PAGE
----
6. Robert Bloomfield to an unidentified bookseller [? William Bent], before 21 June 1798*
To Mr. **********
A total stranger, very low, and very obscure, ventures to address you. In my sedentary employment as a journeyman shoemaker, I have amused and exercised my mind, I hope innocently: in putting the little events of my boyage into metre, intending it as a present to an aged mother now living on the spot; to whom the Church, the Mad Girl, the Farm-house, and all the local circumstances of the piece are intimately known.
Before I send it away, something perswades me that I might possibly find some person capable, and possessing condescension enough to satisfy me in a desire I feel of knowing whether the little piece, particularly Autumn, and Winter, contains any thing like poetical merit. — that is to say, to what excellence in others it makes the nearest approaches. I am fully sensible, from my situation in the world, from the nature of this application, and from the Better employment of your time, Sir, that silent neglect is what I have most reason to look for. But in that case I am determined to rely on your justice so far as to let the copy be return'd to me when I call for it, which I mean to do this day fortnight. When, if I should find a word of opinion inserted in the blank leaves, my end would be answerd, and it shall allways be held in grateful remembrance by one who, with the strictest truth, and with all possible deference and expect, subscribes, Sir,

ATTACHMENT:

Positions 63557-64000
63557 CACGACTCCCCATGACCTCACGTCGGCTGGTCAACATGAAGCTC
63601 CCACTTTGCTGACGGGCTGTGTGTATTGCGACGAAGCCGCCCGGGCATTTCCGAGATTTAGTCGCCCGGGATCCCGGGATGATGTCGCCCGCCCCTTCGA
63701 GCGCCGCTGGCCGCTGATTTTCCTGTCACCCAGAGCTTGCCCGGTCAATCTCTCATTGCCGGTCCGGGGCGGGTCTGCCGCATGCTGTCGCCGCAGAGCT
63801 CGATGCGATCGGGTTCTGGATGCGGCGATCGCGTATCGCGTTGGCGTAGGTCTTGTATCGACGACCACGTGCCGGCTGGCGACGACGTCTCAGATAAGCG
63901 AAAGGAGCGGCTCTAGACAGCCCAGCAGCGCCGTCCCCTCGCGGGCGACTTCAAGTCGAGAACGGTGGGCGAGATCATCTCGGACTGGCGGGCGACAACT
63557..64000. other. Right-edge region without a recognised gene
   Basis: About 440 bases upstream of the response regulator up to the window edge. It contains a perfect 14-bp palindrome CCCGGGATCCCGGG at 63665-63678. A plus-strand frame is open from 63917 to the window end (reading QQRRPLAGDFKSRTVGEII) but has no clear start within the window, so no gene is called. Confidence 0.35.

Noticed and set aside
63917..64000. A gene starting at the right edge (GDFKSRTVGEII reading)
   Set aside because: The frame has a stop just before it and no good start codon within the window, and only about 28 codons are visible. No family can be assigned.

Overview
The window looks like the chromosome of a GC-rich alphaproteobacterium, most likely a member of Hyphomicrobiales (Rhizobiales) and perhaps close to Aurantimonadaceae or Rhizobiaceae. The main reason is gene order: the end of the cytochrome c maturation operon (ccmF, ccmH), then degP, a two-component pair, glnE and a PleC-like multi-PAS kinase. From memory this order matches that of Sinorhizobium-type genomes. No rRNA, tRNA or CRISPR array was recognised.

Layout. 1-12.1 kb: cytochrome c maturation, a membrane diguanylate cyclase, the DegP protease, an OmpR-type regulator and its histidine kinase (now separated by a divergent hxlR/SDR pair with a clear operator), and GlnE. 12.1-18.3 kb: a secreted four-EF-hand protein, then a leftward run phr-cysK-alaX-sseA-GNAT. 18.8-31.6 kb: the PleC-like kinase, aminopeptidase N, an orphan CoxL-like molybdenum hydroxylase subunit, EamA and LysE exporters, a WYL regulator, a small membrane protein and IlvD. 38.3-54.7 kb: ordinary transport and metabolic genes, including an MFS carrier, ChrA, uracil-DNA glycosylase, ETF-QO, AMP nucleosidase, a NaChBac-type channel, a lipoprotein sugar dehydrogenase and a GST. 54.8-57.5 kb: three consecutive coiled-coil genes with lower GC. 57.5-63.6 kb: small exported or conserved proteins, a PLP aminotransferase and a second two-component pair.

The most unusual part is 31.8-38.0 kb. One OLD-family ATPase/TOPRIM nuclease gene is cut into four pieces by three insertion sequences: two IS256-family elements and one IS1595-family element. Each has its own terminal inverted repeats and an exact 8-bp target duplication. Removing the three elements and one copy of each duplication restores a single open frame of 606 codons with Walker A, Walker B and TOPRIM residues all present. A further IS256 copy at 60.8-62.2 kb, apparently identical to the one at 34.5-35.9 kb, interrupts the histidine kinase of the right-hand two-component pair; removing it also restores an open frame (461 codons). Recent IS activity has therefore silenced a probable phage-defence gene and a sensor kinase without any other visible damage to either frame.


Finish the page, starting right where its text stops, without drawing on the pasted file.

Your very humble servant,
No. 14, Great Bell-alley, Coleman-street.